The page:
Democrats don’t have the votes to stop Brett Kavanaugh, so they turned his Supreme Court confirmation hearing into a spectacle.
Protesters dressed up in costumes from the dystopian TV drama “The Handmaid’s Tale,” dozens were arrested after interrupting proceedings in the Senate Judiciary Committee and one senator compared himself to Spartacus after daring his colleagues to expel him for releasing supposedly confidential emails from Kavanaugh that had actually been declassified hours earlier.
But the Parkland shooting also played a role in arguments against Kavanaugh’s supposedly genial personality and future rulings on gun issues if confirmed to the lifetime position on the nation’s highest court.
Aalayah Eastmond, a senior at Marjory Stoneman Douglas High School, testified before the Senate Judiciary Committee on Friday with the Brady Campaign to Prevent Gun Violence. Eastmond recounted in detail her experience on Valentine’s Day, when she hid beneath Nicholas Dworet’s body to shield herself from the bullets. At least one senator, Cory Booker of New Jersey, was in tears.
Then she turned to Fred Guttenberg’s snubbed handshake from earlier in the week, when the Supreme Court nominee declined to shake the hand of the Parkland parent and gun control activist whose daughter Jaime was among the victims.
“If Kavanaugh doesn’t even have the decency to shake hands with a father of a victim, he definitely won’t have the decency to make life-changing decisions that affect real people,” Eastmond testified.
Brett Kavanaugh stood up for a lunch break, began to button up his jacket and turned around to find the outstretched hand of Fred Guttenberg, whose daughter Jaime was killed in the Parkland mass shooting on Valentine’s Day.
Kavanaugh, President Donald Trump’s Supreme Court pick, declined to shake it.
“Just walked up to Judge Kavanaugh as the morning session ended,” Guttenberg tweeted. “Put out my hand to introduce myself as Jaime Guttenberg’s dad. He pulled his hand back, turned his back to me and walked away. I guess he did not want to deal with the reality of gun violence.”
The three-second exchange instantly went viral, as Democrats are trying to muster attacks on Kavanaugh even though they likely don’t have the votes to stop his eventual confirmation. The first leg of Kavanaugh’s confirmation hearing on Tuesday was frequently interrupted by protesters in the room, with encouragement from Democrats.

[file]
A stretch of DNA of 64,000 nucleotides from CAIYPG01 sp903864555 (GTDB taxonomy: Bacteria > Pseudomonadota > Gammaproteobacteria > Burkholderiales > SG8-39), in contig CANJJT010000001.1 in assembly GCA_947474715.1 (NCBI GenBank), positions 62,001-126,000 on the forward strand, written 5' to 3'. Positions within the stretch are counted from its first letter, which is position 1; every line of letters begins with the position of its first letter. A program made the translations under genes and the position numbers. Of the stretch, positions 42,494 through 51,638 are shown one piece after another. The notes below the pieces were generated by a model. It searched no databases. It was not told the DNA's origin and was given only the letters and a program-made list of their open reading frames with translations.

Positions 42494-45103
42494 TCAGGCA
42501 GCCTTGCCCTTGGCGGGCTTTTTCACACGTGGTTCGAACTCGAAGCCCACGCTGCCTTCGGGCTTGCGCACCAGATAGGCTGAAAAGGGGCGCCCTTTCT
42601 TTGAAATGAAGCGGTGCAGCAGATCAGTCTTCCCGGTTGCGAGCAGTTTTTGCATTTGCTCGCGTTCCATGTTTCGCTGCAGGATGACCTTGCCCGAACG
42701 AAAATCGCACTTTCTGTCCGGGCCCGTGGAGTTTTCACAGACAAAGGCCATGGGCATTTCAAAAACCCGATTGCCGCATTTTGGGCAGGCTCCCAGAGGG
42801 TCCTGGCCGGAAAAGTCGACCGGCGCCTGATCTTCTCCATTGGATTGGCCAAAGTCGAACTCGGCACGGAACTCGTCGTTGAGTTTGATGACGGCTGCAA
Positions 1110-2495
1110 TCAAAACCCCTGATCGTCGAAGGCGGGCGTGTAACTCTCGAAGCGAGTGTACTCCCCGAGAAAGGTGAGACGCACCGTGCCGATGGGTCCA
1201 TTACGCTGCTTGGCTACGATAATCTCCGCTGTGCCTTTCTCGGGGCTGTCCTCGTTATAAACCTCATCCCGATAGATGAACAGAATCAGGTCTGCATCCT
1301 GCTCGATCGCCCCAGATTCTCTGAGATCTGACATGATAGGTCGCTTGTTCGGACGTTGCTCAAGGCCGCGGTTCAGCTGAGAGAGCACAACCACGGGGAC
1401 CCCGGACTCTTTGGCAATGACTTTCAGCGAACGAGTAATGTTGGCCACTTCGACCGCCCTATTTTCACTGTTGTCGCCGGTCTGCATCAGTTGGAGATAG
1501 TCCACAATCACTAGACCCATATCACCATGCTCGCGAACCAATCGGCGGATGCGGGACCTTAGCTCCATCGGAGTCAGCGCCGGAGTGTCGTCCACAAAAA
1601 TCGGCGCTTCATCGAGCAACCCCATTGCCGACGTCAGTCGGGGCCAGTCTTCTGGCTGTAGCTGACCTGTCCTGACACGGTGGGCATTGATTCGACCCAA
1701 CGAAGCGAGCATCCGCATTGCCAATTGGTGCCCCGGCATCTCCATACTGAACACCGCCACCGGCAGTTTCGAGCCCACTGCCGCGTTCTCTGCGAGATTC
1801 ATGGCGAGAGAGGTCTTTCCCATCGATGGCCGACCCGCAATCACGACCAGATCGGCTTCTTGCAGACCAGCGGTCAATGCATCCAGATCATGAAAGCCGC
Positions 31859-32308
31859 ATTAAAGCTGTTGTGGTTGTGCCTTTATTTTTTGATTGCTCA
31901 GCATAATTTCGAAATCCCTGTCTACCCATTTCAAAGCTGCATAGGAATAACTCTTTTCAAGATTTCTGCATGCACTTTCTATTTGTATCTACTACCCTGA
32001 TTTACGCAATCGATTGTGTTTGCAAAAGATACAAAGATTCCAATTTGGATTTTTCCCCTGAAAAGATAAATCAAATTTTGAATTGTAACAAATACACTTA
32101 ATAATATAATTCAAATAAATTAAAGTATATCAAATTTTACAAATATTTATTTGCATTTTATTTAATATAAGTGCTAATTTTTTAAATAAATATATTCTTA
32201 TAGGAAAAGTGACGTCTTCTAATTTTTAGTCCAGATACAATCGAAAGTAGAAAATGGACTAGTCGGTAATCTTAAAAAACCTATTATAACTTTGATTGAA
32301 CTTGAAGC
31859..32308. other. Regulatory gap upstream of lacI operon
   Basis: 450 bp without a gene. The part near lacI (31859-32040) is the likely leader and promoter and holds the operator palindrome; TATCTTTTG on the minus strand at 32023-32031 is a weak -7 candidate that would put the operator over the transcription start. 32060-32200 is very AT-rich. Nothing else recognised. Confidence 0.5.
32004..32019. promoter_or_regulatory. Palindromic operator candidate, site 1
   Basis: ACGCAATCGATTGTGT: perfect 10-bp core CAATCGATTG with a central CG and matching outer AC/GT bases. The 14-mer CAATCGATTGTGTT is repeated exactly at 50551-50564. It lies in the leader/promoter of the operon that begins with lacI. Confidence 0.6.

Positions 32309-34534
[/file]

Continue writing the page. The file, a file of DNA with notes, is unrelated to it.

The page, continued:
The White House said Guttenberg, a vocal advocate for increased gun-control measures who has traveled to Capitol Hill frequently over the last six months to push for changes in legislation, was “an unidentified individual” and that security intervened before Kavanaugh could shake his hand.
“As Judge Kavanaugh left for his lunch break, an unidentified individual approached him,” White House deputy press secretary Raj Shah tweeted. “Before the Judge was able to shake his hand, security had intervened.”
Guttenberg called Shah's version of events "incorrect."
Fred Guttenberg wasn’t happy with Wells Fargo’s decision to keep banking with the gun industry after the Parkland shooting, in which his daughter Jaime was one of the 17 people killed, but he was willing to continue talking when the bank’s CEO told him they wanted to remain politically neutral.
Guttenberg, angrier still with what he perceived as the bank’s hypocritical stance, emailed Wells Fargo CEO Tim Sloan asking him to reconsider their gun policy now that they waded into marijuana politics.
He didn’t get a response.
And the final straw came Monday night, when CNN reported that Bloomberg News reassigned a reporter who covered Wells Fargo after the banking giant complained about the reporter’s coverage of Wells Fargo’s ties to the gun industry.
“I think people ought to move their accounts. We’ve seen what Wells Fargo will do to consumers in the past and now we see what they do to those who disagree with them,” Guttenberg said in an interview. “I could have gone public multiple times. When I read today that they’re actually seeking to punish people for covering their bad behavior when it comes to guns, now I’m going to go public because I’m angry.”
Guttenberg, a vocal proponent of increased gun control measures who is working to elect lawmakers who agree with him on the issue, said the Wells Fargo CEO’s behavior is different than others he’s confronted in public, like Florida Sen. Marco Rubio.
“Senator Rubio, he and I have had many private conversations because maybe one day we’ll try to come together,” Guttenberg said. “It became a problem to me when it became clear [Wells Fargo was] lying. I went public when they actually took action against someone.”
Fred Guttenberg is going after the one South Florida congressman who accepted National Rifle Association money after the nation's deadliest high school shooting where Guttenberg's daughter Jaime was one of 17 people killed.
Guttenberg, one of the most outspoken anti-gun Parkland parents, cut an ad that blasts Republican Rep. Mario Diaz-Balart for supporting the NRA on behalf of Diaz-Balart's Democratic challenger, former judge Mary Barzee Flores.